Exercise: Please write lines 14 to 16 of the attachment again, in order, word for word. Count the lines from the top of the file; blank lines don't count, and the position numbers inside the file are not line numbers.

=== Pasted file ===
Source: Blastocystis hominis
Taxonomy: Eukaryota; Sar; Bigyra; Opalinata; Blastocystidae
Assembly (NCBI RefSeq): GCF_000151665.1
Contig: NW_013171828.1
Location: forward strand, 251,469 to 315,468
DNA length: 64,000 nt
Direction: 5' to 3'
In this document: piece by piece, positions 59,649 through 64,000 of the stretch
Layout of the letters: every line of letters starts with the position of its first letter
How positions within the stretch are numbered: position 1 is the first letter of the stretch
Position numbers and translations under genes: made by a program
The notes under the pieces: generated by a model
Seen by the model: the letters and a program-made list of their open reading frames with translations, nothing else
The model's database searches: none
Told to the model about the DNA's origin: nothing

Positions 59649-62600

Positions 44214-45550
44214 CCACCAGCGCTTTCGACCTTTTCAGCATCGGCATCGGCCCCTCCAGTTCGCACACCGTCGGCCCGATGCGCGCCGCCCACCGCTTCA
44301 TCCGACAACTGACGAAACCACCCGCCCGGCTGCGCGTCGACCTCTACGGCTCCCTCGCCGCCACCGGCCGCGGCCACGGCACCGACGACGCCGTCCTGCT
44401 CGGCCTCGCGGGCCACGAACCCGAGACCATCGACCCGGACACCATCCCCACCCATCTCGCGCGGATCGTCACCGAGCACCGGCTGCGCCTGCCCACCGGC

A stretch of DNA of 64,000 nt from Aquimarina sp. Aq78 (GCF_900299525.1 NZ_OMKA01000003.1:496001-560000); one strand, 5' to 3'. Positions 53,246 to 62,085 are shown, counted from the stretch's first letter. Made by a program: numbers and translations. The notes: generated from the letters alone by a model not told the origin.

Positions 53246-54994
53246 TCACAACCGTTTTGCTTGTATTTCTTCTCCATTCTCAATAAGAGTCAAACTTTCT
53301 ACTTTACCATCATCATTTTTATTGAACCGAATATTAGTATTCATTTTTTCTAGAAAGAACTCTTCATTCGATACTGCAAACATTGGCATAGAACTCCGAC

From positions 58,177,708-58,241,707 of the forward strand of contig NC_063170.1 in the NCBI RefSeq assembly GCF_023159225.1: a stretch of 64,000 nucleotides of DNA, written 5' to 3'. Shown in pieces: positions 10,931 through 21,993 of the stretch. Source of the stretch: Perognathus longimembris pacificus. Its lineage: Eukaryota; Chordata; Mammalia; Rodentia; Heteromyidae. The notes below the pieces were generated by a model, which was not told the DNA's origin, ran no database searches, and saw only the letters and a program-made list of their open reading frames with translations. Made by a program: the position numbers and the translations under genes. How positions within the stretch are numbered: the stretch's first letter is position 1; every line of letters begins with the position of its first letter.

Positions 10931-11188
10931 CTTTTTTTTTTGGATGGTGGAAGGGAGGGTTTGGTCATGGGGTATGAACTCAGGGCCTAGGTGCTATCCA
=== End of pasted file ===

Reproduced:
The model's database searches: none
Told to the model about the DNA's origin: nothing

Positions 59649-62600